An independent, impartial judiciary; the presumption of innocence; the right to a fair and public trial without undue delay; a rational and proportionate approach to punishment; a strong and independent legal profession; strict protection of confidential communications between lawyer and client; equality of all before the law; these are all fundamental principles of the Rule of Law. Accordingly, arbitrary arrests; secret trials; indefinite detention without trial; cruel or degrading treatment or punishment; intimidation or corruption in the electoral process, are all unacceptable. The Rule of Law is the foundation of a civilised society. It establishes a transparent process accessible and equal to all. It ensures adherence to principles that both liberate and protect. The IBA calls upon all countries to respect these fundamental principles. It also calls upon its members to speak out in support of the Rule of Law within their respective communities.

World Justice Project

As used by the World Justice Project, a non-profit organization committed to advancing the rule of law around the world, the rule of law refers to a rules-based system in which the following four universal principles are upheld:<ref>About the WJP.</ref>

1. The government and its officials and agents are accountable under the law;
2. The laws are clear, publicized, stable, fair, and protect fundamental rights, including the security of persons and property;
3. The process by which the laws are enacted, administered, and enforced is accessible, fair, and efficient;
4. Access to justice is provided by competent, independent, and ethical adjudicators, attorneys or representatives, and judicial officers who are of sufficient number, have adequate resources, and reflect the makeup of the communities they serve.

The World Justice Project has developed an Index to measure the extent to which countries adhere to the rule of law in practice. The WJP Rule of Law Index is composed of 9 factors and 52 sub-factors, and covers a variety of dimensions of the rule of law —such as whether government officials are accountable under the law, and whether legal institutions protect fundamental rights and allow ordinary people access to justice.<ref>Agrast, M., Botero, J., Ponce, A., WJP Rule of Law Index 2011. Washington, D.C.: The World Justice Project. (2011).</ref>

The International Development Law Organization (IDLO)

The International Development Law Organization (IDLO) is an intergovernmental organization with a joint focus on the promotion of rule of law and development. It works to empower people and communities to claim their rights, and provides governments with the know-how to realize them.<ref name="IDLO - What we Do">{{#invoke:citation/CS1|citation |CitationClass=web }}</ref> It supports emerging economies and middle-income countries to strengthen their legal capacity and rule of law framework for sustainable development and economic opportunity.<ref>IDLO Strategic Plan</ref> It is the only intergovernmental organization with an exclusive mandate to promote the rule of law and has experience working in more than 170 countries around the world.<ref>IDLO Mission and History</ref>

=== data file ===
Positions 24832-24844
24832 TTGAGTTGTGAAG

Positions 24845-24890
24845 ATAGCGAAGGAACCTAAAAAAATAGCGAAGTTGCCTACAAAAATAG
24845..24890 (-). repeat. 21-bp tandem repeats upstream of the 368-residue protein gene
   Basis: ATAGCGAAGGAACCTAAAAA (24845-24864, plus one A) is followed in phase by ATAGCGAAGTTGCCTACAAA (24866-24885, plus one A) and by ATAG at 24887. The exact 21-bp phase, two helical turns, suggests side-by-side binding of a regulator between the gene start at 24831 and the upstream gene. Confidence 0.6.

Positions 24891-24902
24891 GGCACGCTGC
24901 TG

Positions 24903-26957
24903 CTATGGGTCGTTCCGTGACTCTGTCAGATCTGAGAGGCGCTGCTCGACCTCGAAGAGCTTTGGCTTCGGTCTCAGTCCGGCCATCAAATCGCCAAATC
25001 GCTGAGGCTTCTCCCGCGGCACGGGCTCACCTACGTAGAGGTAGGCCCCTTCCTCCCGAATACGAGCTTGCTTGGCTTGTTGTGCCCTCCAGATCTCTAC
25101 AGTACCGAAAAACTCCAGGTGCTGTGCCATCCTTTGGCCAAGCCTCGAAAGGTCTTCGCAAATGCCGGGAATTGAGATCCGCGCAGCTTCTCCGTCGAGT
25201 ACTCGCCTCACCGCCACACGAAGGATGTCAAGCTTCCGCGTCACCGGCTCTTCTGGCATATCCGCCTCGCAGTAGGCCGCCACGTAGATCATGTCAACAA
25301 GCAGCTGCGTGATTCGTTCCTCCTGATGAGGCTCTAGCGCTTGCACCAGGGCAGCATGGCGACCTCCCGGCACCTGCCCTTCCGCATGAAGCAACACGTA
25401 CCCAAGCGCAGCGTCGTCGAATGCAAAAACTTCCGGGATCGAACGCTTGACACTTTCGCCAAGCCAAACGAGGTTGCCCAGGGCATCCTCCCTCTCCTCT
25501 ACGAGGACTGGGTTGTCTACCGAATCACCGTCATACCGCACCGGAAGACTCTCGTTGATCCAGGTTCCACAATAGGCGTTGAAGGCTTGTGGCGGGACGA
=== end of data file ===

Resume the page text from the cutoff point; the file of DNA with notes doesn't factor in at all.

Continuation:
The International Development Law Organization has a holistic definition of the rule of law:

More than a matter of due process, the rule of law is an enabler of justice and development. The three notions are interdependent; when realized, they are mutually reinforcing. For IDLO, as much as a question of laws and procedure, the rule of law is a culture and daily practice. It is inseparable from equality, from access to justice and education, from access to health and the protection of the most vulnerable. It is crucial for the viability of communities and nations, and for the environment that sustains them.<ref>IDLO - Rule of Law</ref>

IDLO is head-quartered in Rome and has a branch office in The Hague and has Permanent Observer Status at the United Nations General Assembly in New York.

Rule of law sections
Intro  History   Meaning and categorization of interpretations   Status in various jurisdictions  Organizations  In relation to economics  See also  Notes and references  Bibliography  External links